Nearly 100,000 children in the United States are incarcerated, with nearly 3,000 of them facing life in prison. On any given day, about 10,000 youth are incarcerated in adult jails. According to a study published in the Journal of Adolescent Health, a high number of incarcerated children have serious mental health issues. This suggests that many American youth may not have received adequate mental health treatment prior to being incarcerated.
Children, Jail, and Mental Health Issues
To explore the correlation between mental issues and incarceration, Stanford University School of Medicine researchers analyzed the hospitalizations of nearly two million California teenagers. Among incarcerated teens, psychiatric hospitalizations accounted for 63% of hospital stays, compared to just 19% among teens not in jail. Girls saw even higher rates of psychiatric hospitalizations, with psychiatric hospitalizations accounting for 74% of all hospitalizations among teen girls.
Jail Can Worsen Mental Health Problems
Though jails and prisons are increasingly becoming home to a greater number of children with mental health issues, these facilities are far from ideal treatment. Correctional facilities are often abusive environments. A 2012 investigation, for instance, uncovered rampant unprovoked violence by guards against teen inmates, and a lawsuit accused seven guards at the prison of raping inmates. Children who serve their sentences in adult facilities are five times more likely to be sexually assaulted than those in juvenile facilities, and they also have a greater risk of suicide.
Threats of violence, lack of access to loved ones and support systems, rape and sexual assault, and isolation can all compound mental health issues among incarcerated children—most of whom are eventually released. According to the National Center for Youth in Poverty, 95% of children and teens who are arrested serve time for nonviolent offenses. When they are released, they may experience more difficulty readjusting to society than those without mental health issues.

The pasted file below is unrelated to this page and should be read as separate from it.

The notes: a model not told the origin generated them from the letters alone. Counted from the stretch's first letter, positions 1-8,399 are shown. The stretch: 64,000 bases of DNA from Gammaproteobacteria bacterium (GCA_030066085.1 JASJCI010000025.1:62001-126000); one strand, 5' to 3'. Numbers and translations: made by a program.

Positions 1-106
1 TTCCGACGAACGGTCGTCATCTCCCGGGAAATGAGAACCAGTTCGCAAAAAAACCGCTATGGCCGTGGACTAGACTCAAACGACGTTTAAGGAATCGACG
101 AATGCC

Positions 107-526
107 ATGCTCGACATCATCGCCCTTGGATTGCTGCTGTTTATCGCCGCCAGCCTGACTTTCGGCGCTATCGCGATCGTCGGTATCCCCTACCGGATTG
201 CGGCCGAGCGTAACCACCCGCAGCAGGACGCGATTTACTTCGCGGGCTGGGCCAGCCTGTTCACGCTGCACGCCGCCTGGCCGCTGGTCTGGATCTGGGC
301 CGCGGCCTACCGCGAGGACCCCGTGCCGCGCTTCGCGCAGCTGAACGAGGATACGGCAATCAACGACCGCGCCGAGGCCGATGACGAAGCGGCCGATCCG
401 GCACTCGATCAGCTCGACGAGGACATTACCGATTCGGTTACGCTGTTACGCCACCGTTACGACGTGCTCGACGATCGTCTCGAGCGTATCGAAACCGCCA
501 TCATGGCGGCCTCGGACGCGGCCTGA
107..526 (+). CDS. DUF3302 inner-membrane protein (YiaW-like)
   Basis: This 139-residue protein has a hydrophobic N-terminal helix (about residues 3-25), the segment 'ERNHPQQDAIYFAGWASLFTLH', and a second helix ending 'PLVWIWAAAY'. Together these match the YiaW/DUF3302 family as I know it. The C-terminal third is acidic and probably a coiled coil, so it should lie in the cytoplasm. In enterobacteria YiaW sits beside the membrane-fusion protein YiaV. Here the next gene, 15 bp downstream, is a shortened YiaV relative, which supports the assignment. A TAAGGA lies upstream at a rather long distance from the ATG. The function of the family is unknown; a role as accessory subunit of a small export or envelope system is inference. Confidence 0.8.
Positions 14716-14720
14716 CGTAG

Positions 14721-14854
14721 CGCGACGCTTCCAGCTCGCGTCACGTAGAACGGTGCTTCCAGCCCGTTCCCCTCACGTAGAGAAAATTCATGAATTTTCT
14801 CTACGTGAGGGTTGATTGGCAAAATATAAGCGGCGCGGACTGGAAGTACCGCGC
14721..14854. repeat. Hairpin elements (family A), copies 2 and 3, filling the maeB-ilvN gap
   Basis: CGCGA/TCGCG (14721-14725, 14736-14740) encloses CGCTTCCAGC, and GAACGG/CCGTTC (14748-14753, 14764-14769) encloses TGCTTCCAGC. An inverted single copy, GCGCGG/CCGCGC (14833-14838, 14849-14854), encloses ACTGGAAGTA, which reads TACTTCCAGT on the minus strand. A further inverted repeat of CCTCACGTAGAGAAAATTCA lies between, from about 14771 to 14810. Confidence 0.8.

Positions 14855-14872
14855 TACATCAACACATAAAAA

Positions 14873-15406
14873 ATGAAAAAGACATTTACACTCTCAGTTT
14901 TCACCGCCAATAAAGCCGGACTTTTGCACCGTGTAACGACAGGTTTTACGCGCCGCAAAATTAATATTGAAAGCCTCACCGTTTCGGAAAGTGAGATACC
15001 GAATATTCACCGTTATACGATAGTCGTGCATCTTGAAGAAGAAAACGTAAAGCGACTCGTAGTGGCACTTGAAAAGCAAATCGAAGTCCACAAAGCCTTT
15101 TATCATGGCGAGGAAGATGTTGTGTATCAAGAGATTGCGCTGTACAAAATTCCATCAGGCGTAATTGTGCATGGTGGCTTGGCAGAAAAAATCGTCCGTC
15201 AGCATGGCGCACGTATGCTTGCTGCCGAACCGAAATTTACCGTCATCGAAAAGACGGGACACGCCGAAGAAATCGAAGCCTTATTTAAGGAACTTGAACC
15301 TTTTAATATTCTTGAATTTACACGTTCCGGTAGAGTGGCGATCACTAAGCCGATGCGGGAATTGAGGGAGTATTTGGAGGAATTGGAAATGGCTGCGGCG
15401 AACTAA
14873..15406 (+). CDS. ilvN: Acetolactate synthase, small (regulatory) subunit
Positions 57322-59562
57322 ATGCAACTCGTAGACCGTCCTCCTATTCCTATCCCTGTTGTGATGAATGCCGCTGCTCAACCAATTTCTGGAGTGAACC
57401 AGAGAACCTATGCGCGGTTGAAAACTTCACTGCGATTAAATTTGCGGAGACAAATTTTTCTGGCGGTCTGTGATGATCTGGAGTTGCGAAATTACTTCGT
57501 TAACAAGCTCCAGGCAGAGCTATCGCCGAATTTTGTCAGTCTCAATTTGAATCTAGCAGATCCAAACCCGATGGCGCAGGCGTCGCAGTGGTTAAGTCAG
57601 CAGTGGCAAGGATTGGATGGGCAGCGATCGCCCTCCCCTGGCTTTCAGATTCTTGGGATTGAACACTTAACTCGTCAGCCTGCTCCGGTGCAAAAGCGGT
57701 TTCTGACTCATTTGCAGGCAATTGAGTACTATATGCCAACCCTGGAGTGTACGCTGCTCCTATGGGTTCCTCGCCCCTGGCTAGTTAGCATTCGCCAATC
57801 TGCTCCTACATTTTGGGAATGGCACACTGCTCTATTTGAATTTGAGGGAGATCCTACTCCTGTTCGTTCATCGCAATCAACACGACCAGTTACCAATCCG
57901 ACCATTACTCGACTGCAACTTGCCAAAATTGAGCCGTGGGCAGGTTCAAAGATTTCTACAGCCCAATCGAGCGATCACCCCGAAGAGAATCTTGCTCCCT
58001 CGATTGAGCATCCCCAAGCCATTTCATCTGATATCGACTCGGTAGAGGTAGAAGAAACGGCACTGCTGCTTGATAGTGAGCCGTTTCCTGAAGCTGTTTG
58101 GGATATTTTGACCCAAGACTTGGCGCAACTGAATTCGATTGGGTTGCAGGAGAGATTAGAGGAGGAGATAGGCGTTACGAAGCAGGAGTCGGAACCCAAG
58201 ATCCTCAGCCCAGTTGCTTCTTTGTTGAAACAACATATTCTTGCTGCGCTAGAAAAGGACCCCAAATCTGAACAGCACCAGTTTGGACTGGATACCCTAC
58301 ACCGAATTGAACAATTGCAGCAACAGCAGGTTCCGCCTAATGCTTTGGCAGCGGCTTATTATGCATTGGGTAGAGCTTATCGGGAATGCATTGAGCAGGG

Mental health care services in jails and prisons range from inadequate to nonexistent. Families may experience significant difficulty finding adequate access to mental health care for their children, and in many cases they may be unable to do so. Comprehensive treatment that includes therapy, lifestyle changes, and family support is largely absent from jails and prisons.
Many professionals in the field of adolescent mental health argue that early treatment of mental health concerns may help prevent some youth from committing crimes in the first place and that comprehensive mental health care for children who are incarcerated is likely to reduce recidivism rates.
- Children in adult jails. (2015, March 28). Retrieved from http://www.economist.com/news/united-states/21647347-treating-young-offenders-grown-ups-makes-little-sense-children-adult-jails
- Children in prison. (n.d.). Retrieved from http://www.eji.org/childrenprison
- Dienst, J. (2015, May 20). 7 Rikers guards raped inmates, lawsuit alleges. Retrieved from http://www.nbcnewyork.com/news/local/Rikers-Island-Female-Inmates-Lawsuit-Rape-Sexual-Abuse-Correction-Officers-304332321.html
- Gottesman, D., & Schwartz, S. W. (2011, July). Juvenile justice in the U.S. Retrieved from http://www.nccp.org/publications/pub_1038.html
- Preidt, R. (2015, July 21). Mental illness afflicts many juveniles in jail. Retrieved from http://health.usnews.com/health-news/articles/2015/07/21/mental-illness-afflicts-many-juveniles-in-jail
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